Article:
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Fedfacts: February Is National African American History Month
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National African American History Month annually celebrates the contributions that African Americans have made to American history in their struggles for freedom and equality and deepens our understanding of our nation’s history.

National African American History Month had its origins in 1915, when historian and author Dr. Carter G. Woodson founded the Association for the Study of Negro Life and History. This organization is now known as the Association for the Study of African American Life and History. Through this organization Dr. Woodson initiated the first Negro History Week, in February 1926. Dr. Woodson selected the week in February that included the birthdays of Abraham Lincoln and Frederick Douglass, two key figures in the history of African Americans. 

In 1975, President Gerald Ford issued a Message on the Observance of Black History Week, urging all Americans to “recognize the important contribution made to our nation's life and culture by black citizens.” In 1976, this commemoration of black history in the United States was expanded by ASALH to Black History Month, also known as African American History Month, and President Ford issued the first Message on the Observance of Black History Month that year. In subsequent years, Presidents Carter and Reagan continued to issue messages honoring African American History Month. 

In 1986, Congress passed Public Law 99-244, which designated February 1986 as National Black (Afro-American) History Month. This law noted that February 1, 1986, would “mark the beginning of the sixtieth annual public and private salute to Black History.” The law further called upon the president to issue a proclamation to observe February as Black History Month with the appropriate ceremonies and activities. President Ronald Reagan issued Presidential Proclamation 5443, which proclaimed that “the foremost purpose of Black History Month is to make all Americans aware of this struggle for freedom and equal opportunity.” This proclamation further stated that the month was a time “to celebrate the many achievements of African Americans in every field from science and the arts to politics and religion.”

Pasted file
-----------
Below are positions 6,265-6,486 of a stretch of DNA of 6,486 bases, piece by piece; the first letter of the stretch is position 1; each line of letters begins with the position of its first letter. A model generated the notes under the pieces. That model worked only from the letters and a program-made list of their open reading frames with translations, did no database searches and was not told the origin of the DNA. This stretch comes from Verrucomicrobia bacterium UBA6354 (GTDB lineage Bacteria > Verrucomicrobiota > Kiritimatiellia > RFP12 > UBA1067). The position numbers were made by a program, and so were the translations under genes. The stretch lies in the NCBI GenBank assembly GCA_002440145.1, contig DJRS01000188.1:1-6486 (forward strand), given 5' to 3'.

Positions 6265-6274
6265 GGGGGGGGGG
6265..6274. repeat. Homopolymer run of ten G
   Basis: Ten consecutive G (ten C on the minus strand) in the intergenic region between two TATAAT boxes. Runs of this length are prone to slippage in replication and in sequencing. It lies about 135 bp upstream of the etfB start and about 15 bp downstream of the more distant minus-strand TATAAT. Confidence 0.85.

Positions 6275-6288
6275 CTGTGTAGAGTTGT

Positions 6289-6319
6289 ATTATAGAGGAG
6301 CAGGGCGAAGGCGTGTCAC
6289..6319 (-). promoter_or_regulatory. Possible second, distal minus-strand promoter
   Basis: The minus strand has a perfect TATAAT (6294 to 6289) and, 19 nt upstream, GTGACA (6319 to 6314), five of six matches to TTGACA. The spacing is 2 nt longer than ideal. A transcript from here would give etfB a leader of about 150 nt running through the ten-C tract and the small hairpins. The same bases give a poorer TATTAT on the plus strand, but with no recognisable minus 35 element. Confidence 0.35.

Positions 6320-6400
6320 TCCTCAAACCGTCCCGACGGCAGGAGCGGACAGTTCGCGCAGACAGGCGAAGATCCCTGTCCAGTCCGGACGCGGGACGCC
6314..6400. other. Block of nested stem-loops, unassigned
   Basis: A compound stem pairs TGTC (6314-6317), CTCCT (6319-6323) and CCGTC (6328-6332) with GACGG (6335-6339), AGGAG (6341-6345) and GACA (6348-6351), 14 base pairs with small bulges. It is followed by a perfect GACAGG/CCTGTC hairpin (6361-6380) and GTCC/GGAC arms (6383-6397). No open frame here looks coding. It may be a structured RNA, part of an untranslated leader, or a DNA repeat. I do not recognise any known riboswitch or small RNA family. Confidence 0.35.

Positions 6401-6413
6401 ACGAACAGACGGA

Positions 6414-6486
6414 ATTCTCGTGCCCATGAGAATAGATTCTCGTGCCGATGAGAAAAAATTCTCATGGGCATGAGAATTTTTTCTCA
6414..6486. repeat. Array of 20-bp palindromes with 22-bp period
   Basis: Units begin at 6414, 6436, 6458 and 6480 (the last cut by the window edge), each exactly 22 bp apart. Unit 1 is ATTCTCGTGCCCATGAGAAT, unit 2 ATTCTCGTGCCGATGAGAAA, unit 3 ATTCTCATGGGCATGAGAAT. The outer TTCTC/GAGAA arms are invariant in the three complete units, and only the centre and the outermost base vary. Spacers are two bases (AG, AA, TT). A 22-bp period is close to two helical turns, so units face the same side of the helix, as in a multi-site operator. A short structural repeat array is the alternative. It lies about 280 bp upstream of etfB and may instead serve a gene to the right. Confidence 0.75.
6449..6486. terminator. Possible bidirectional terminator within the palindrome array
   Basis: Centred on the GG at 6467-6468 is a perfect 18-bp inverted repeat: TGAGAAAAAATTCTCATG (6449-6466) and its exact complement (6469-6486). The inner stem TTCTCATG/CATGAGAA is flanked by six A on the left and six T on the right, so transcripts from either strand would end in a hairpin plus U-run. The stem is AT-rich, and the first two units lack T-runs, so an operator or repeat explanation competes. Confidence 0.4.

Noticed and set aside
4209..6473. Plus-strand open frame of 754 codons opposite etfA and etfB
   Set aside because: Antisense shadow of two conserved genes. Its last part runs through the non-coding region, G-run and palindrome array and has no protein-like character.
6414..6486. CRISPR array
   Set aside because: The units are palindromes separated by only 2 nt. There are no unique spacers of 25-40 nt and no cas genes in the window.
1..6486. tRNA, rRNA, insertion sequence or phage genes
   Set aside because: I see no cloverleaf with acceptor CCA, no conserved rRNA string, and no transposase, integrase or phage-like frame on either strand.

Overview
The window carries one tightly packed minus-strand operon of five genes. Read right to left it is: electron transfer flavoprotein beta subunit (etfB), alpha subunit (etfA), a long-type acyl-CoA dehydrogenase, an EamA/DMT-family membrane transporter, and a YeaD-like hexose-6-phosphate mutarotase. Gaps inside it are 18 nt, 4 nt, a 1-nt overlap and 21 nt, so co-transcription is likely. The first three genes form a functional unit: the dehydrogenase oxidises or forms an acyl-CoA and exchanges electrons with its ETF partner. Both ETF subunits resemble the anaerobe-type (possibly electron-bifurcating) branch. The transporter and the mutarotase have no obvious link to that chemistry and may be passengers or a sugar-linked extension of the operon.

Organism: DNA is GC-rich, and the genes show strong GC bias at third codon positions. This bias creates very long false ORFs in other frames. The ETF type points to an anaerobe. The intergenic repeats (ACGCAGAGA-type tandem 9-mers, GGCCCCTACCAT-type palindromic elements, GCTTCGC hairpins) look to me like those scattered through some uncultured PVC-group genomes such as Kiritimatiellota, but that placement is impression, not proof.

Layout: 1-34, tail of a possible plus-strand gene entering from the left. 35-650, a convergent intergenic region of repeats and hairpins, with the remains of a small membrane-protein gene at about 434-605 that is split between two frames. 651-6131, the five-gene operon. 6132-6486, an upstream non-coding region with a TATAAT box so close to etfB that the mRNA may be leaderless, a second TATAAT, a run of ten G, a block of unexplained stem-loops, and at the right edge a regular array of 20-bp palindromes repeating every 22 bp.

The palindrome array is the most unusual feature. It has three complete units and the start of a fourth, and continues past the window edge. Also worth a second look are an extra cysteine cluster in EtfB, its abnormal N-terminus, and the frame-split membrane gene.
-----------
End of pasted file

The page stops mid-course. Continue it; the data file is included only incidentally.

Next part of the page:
In January 1996, President Bill Clinton issued Presidential Proclamation 6863 for National African American History Month. The proclamation emphasized the theme for that year: the achievements of black women, from Sojourner Truth to Mary McLeod Bethune and Toni Morrison. In February 1996, the Senate passed Senate Resolution 229, commemorating Black History Month and the contributions of African American U.S. senators.

Since 1996, presidents have issued annual proclamations for National African American History Month. On February 1, 2011, President Obama issued a Presidential Proclamation reflecting on 2011 theme of “African Americans and the Civil War” as we commemorate the sesquicentennial of the beginning of the Civil War. 

In February of 2019, the theme for African American History Month is Black Migrations, focusing on the movement of people of African descent to new destinations and subsequently to new social realities. The theme highlights migration of Blacks in all forms from the early decades of the 20th century when African-American migration patterns included relocation from farms to cities. Blacks also moved from the South to the Northeast, Midwest and West. Focus is also on immigrants from the Caribbean to American cities as well as to migrant labor farms and the emigration of noted African-Americans to Africa and to European cities, such as Paris and London, after the end of World War I and World War II.

Sources: Library of Congress; New York Amsterdam News

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